Theodore Roosevelt National Park

There are a lot of parks honoring Teddy Roosevelt in the system. There’s the birthplace, inaugural site, and this park. So you might be forgiven if you thought it was just another building to tour through. But you’d be wrong. Very wrong. This is a full scale national park, with western vistas, amazing landscapes, activities galore, and best of all, no crowds. The park is a bit out of the way (It’s in North Dakota) and I think a lot of people just don’t know how grand it is. I easily rolled in and got a campsite at the end of the day, enjoyed a ranger program, and got a good nights sleep for the next few days adventures.

This park is split into 2 parts, north and south. It’s the only park I know of that straddles two time zones (when you enter the north unit, you lose an hour – since the north unit is in central time and the south unit is in mountain time.

In the south section, there is access to the Cabin where Teddy stayed (the park commemorates this area that the 26th president loved and which he claimed inspired him to run for office). There is a large loop trail (36 miles) with numerous scenic turnouts and hiking trails. This takes the better part of a day of you are stopping and checking things out. Of particular note is the longer “ridgeline trail”.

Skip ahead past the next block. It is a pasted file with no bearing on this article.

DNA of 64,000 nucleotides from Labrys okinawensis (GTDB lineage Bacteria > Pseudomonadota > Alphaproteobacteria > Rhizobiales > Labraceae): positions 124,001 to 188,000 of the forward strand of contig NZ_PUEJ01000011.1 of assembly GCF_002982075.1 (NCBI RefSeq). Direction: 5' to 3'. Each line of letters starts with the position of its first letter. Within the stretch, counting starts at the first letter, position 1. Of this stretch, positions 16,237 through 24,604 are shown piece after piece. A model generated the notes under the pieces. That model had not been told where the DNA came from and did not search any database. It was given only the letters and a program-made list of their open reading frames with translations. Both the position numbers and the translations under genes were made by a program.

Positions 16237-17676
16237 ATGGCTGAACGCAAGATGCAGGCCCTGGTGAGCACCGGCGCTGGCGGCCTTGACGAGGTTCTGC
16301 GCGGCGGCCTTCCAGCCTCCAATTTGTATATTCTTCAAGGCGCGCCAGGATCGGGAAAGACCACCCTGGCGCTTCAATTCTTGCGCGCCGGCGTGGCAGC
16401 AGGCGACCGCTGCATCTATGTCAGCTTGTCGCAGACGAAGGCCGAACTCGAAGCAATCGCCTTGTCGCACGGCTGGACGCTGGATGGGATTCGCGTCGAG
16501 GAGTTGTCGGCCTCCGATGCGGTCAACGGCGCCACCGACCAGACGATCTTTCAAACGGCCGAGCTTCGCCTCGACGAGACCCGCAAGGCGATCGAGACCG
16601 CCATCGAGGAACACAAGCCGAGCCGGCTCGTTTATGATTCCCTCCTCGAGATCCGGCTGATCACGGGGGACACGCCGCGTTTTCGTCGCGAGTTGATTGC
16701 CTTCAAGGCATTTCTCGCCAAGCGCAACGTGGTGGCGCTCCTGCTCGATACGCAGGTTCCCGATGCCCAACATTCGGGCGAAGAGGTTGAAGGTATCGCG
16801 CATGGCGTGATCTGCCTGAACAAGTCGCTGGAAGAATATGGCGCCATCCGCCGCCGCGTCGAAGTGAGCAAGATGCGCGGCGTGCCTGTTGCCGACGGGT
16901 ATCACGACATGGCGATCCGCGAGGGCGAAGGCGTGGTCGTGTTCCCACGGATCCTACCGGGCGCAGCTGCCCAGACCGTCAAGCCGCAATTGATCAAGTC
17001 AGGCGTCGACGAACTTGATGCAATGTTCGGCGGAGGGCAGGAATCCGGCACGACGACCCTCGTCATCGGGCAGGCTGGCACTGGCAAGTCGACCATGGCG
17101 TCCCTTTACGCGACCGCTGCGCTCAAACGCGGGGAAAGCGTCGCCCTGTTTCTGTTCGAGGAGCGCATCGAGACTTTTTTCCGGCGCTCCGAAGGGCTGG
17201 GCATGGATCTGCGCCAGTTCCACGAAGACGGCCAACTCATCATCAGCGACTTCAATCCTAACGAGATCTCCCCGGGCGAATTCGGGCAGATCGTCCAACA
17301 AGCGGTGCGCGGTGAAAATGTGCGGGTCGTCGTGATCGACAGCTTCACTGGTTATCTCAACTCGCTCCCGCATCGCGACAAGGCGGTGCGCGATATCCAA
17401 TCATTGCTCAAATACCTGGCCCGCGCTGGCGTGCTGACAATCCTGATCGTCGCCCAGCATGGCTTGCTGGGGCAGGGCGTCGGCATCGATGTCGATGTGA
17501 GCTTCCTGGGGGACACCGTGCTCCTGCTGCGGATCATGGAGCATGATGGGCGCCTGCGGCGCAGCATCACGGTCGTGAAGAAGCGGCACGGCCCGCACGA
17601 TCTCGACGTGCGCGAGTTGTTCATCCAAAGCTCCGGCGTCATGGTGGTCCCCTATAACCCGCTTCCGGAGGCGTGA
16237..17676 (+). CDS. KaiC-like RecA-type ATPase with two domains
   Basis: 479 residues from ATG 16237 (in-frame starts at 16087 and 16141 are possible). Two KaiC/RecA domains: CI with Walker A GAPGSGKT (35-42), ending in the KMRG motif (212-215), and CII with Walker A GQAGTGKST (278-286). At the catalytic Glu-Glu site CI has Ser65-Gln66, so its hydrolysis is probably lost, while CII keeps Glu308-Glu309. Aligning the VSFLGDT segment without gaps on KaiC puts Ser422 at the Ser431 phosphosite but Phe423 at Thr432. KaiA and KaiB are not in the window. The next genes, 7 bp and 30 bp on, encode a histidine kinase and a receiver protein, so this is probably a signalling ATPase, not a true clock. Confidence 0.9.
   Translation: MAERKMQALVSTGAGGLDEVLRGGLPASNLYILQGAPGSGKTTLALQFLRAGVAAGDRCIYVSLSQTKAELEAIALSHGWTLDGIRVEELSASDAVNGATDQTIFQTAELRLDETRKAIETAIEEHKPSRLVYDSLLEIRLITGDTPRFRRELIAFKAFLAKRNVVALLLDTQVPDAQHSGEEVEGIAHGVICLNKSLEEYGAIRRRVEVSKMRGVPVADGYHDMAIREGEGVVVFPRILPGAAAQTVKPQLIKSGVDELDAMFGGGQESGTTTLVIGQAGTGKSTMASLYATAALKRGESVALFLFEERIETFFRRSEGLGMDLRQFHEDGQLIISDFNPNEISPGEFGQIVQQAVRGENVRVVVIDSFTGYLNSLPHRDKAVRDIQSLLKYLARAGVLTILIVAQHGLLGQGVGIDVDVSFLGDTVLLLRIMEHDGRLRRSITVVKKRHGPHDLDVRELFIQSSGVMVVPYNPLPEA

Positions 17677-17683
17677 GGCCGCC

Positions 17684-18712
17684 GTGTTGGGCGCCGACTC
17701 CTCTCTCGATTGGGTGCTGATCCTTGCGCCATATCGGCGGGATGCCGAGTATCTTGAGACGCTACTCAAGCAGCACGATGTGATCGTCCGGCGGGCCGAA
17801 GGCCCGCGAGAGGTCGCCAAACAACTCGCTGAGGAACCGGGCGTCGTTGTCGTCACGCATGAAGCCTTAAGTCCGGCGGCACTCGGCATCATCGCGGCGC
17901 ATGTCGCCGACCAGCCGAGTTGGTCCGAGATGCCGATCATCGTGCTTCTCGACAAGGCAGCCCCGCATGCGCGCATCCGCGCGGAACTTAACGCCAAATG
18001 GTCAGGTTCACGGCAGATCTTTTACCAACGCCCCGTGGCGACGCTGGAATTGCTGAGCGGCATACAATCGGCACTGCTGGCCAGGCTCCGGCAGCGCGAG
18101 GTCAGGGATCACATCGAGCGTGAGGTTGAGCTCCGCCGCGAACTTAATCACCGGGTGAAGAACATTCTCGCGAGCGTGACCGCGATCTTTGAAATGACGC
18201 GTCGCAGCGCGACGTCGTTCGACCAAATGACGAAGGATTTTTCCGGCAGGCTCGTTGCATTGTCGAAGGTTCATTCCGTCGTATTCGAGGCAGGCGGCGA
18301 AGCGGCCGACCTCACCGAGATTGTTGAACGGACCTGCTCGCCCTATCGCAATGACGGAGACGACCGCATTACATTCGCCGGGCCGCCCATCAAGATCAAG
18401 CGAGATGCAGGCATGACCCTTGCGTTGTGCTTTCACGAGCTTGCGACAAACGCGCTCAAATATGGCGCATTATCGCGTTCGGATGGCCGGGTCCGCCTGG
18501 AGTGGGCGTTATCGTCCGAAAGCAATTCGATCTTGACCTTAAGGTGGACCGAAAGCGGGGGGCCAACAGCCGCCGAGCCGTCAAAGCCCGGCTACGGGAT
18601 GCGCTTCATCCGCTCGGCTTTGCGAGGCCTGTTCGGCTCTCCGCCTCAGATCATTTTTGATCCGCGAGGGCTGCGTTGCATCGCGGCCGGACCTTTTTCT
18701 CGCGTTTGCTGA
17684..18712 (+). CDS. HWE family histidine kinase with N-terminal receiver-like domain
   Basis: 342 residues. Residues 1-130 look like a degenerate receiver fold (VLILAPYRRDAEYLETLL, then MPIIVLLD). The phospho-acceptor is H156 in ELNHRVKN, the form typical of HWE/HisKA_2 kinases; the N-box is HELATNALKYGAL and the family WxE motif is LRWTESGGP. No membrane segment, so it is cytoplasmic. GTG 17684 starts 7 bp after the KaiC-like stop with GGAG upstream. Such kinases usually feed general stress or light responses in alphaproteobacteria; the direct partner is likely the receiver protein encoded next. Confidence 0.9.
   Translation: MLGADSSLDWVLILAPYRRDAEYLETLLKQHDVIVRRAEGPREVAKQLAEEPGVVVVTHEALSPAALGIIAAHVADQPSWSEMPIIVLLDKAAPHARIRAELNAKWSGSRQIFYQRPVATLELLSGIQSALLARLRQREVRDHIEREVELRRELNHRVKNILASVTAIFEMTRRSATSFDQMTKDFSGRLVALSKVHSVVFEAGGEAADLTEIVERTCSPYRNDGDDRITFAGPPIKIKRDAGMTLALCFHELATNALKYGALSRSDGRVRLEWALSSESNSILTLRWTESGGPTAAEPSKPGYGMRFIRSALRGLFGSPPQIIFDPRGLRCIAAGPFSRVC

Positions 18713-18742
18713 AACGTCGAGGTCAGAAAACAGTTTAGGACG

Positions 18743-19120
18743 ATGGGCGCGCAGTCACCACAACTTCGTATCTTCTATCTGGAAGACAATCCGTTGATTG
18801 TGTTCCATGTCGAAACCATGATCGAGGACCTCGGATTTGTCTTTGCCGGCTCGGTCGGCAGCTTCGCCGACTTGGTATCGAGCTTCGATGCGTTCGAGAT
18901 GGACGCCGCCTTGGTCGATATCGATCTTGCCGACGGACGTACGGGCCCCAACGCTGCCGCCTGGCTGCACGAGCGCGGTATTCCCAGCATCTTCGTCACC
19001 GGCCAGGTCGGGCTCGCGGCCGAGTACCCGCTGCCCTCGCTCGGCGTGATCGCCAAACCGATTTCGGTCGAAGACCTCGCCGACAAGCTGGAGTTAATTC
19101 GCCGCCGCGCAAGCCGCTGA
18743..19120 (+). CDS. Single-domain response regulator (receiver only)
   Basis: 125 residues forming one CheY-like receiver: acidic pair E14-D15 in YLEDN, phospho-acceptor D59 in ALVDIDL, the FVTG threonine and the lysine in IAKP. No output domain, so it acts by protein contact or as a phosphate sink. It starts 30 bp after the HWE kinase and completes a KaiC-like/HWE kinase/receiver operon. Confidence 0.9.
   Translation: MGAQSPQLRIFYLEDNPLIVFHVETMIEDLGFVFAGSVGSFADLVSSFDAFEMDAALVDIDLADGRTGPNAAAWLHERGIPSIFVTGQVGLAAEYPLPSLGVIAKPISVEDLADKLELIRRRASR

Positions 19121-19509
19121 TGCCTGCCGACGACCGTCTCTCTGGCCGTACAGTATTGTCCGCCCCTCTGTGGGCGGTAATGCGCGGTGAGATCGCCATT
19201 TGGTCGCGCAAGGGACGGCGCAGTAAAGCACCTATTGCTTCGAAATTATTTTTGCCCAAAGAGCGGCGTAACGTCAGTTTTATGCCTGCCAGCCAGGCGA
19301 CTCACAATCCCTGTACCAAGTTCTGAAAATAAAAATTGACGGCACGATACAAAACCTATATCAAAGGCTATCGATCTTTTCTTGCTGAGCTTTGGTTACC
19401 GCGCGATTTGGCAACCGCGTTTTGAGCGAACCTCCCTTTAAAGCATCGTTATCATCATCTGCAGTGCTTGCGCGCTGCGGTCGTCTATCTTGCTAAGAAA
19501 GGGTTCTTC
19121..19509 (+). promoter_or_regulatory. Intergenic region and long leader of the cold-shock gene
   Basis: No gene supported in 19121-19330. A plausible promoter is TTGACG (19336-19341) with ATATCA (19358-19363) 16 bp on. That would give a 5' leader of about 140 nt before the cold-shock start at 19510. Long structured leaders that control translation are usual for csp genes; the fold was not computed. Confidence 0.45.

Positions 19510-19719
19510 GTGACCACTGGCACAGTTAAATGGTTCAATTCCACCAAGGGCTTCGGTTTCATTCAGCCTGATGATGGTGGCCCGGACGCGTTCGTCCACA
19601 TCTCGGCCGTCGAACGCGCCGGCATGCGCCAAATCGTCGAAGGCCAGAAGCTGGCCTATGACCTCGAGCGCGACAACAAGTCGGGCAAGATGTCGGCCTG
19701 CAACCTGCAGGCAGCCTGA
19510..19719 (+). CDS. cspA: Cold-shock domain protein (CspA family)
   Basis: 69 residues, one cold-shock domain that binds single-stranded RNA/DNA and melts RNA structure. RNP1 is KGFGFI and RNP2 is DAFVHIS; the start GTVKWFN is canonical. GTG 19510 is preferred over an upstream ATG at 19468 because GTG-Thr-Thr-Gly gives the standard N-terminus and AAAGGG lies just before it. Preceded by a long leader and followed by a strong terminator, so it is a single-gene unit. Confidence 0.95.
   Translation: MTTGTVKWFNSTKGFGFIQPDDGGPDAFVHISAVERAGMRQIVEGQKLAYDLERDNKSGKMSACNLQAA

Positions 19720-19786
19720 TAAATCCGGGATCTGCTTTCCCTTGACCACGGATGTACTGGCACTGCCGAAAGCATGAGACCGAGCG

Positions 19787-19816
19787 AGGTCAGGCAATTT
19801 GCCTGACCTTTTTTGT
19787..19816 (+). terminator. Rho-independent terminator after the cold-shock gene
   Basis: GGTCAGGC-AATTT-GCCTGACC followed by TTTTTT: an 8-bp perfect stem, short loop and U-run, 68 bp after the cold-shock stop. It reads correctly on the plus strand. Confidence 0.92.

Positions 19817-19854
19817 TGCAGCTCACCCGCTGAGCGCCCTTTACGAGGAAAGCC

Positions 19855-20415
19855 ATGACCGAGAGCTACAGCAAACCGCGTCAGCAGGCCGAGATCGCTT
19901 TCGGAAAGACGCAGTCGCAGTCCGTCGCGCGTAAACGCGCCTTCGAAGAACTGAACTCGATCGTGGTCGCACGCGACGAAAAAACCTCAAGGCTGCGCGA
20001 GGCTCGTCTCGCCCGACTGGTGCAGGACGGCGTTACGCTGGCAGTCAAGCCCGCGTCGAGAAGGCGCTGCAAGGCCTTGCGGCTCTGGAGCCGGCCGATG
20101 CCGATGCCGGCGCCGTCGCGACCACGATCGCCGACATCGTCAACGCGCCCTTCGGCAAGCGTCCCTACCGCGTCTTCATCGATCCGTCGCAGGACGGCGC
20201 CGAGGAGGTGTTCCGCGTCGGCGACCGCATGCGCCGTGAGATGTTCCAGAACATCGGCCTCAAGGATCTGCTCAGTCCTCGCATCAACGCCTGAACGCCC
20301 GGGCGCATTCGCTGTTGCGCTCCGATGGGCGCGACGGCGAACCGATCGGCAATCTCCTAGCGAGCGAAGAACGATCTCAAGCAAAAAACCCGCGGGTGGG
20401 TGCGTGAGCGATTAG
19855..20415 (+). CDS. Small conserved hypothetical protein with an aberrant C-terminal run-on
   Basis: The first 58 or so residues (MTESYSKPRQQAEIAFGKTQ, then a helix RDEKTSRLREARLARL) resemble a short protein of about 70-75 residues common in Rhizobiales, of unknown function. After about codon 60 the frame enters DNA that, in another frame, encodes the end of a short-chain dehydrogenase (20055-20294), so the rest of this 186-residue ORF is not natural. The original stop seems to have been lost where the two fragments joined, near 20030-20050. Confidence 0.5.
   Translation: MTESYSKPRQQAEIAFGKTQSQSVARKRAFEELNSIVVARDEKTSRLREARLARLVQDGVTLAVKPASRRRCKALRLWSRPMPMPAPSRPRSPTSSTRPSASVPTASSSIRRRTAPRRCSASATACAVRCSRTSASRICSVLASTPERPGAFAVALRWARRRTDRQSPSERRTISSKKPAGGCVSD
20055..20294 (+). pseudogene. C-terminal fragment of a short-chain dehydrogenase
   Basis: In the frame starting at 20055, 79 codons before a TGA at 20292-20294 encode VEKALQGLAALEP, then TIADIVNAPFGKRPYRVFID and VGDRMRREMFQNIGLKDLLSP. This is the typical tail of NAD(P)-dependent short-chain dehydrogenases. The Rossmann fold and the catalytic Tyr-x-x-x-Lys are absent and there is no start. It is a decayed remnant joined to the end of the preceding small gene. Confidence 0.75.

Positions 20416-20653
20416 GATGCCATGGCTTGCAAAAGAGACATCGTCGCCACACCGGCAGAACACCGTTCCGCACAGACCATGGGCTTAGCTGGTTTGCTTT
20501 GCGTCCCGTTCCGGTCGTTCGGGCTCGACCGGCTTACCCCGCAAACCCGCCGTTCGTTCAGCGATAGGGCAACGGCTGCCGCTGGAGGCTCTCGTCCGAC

For my next day, I had made a reservation for a horse trail ride at “peaceful valley”. We were all given very tame horses, which was good because the last horse I rode near my house decided to jump over a large creek with me on it. But these are dedicated tourist horses, so no surprises, and an amazing multi-hour ride through the backcountry of the park. This is certainly the way to see it, without a windshield in between you and the vistas. By the time we got back, and I got off the horse, I (and everyone else) could barely walk, and I understood better the motorcycle riders who I often see at rest areas stiffly walking around like robots.

On my final day, I ventured up to the north unit (you can’t easily walk between them because of the 80 mile distance). Here there is another large scenic drive (not a loop), and I found in the middle the spectacular Caprock Coulee Trail. Truly one of the most enjoyable hikes I’ve had in a park. Firstly because there is nobody else there. Second because it’s hot and dry, the way I like my trails. Thirdly there are interesting and bizarre rock formations to see. And finally because of the vistas. My only mistake was to wear flip flop type shoes (I still don’t know what I was thinking) so I did wear my feet out something good on this hike. Fortunately, I was to be in the car for a day or two afterward so it didn’t ruin my trip.

This is one of America’s best kept secrets. Don’t tell anyone I told you…

My favorite things to do here

  • Horse trail ride
  • Caprock Coulee Trail

Things I want to come back to do

  • Some of the other longer trails in the North section

Fun Facts

  • Bison here sometimes charge cars, so be alert

National Park Service Website:

NPS Map: